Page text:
Al-Jazeera entrenchment in U.S. raises fear of promoting anti-Semitism
Some say a dozen Al-Jazeera news bureaus across the country could offer greater coverage of world issues. Some, though, fear it could promote anti-Semitism.
The news organization, which bought Al Gore's Current TV for $500 million this year, will begin broadcasting Al-Jazeera America this summer.
“We're trying to have bureaus in places where other networks do not,” said Bob Wheelock, executive producer of Al-Jazeera English.
Bureaus are to be opened in New York, Washington, Miami, Nashville, Chicago, New Orleans, Detroit, Dallas, Denver, Los Angeles, San Francisco and Seattle, according to Politico.
Al-Jazeera America probably will be very similar to other news networks, said Saleh Sbenaty, a Middle Tennessee State University engineering professor and a board member of the Islamic Center of Murfreesboro, Tenn.
“It would be good for people to hear different voices to get a different point of view and coverage of issues that might not be covered by the media here,” he said.
A critic said she would welcome the network's presence in Nashville, but for a different reason.
“I'm not opposed to them coming in, because a lot of people do not know of Al-Jazeera's anti-Semitic, anti-Jewish and anti-Israel bias,” said Laurie Cordoza-Moore, president of the pro-Israel group Proclaiming Justice to the Nations, based in Franklin, Tenn.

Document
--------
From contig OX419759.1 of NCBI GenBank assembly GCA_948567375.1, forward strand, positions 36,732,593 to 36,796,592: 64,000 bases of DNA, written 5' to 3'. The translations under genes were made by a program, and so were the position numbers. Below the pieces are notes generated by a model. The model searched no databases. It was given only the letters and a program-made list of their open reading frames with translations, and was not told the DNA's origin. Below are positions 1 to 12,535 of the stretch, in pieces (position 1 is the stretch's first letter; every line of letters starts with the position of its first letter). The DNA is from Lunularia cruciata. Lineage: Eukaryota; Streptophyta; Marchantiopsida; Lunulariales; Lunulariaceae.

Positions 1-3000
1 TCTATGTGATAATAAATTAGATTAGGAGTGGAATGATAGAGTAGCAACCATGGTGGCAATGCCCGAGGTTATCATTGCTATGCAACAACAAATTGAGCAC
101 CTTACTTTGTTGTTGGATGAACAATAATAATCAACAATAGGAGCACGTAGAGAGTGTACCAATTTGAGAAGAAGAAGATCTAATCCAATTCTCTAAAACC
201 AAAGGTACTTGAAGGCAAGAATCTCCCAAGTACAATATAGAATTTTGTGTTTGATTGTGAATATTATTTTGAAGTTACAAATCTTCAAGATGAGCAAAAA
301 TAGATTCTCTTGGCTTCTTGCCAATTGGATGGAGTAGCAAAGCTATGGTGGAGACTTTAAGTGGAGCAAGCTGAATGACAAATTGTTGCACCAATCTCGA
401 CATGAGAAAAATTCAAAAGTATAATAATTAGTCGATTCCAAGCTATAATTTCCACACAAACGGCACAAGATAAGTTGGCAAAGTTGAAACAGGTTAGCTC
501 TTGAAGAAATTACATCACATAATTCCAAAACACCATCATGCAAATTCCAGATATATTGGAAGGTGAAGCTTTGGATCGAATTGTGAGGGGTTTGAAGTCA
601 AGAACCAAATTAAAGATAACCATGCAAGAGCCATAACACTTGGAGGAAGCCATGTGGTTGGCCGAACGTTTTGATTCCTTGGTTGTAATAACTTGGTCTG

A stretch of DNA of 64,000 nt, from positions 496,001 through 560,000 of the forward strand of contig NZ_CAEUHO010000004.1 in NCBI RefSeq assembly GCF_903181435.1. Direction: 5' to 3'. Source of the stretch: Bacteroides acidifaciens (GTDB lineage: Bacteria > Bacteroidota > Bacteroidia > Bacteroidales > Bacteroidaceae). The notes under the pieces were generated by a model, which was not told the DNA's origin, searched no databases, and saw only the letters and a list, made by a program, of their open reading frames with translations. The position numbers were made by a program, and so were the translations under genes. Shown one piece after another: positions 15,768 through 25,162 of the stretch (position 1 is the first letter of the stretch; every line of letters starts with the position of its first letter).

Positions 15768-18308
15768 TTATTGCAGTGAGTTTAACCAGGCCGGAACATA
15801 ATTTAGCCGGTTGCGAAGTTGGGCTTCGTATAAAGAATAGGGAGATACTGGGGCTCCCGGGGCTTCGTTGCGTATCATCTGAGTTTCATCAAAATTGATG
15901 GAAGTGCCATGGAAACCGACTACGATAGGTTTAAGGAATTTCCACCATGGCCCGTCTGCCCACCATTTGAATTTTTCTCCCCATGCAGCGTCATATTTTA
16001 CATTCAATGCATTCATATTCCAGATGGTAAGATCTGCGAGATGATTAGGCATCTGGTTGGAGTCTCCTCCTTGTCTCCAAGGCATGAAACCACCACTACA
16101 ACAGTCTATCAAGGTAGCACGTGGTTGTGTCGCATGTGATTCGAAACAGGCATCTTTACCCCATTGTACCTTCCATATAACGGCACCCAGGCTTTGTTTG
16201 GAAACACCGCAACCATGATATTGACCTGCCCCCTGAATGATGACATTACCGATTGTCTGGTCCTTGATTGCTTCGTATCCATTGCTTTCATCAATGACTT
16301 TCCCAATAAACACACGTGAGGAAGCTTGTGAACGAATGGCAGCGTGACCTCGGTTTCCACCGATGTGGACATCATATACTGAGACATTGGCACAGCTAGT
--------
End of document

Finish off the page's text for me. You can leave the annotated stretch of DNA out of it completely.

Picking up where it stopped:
Show commenting policy
TribLive commenting policy
- Globe on track for record heat
- E-cigarettes cut cravings, study finds
- At long last, 100-year-old gets to see the ocean
- Anchorage folk know it’s only a matter of time until typical winter returns
- Man who allegedly skipped out on $16K bill at Nemacolin caught
- Justice agency mimics cell towers to scoop data
- Beagle-mix proves it’s rancher’s true Buddy, hitches ride on ambulance
- Utah’s concealed-carry permits skyrocket in popularity
- Hold your tongue? A kiss transfers 80 million bacteria
- Harvard sued over push for fossil fuels divestment
- Finally, a man walks like a gecko in scientists’ lab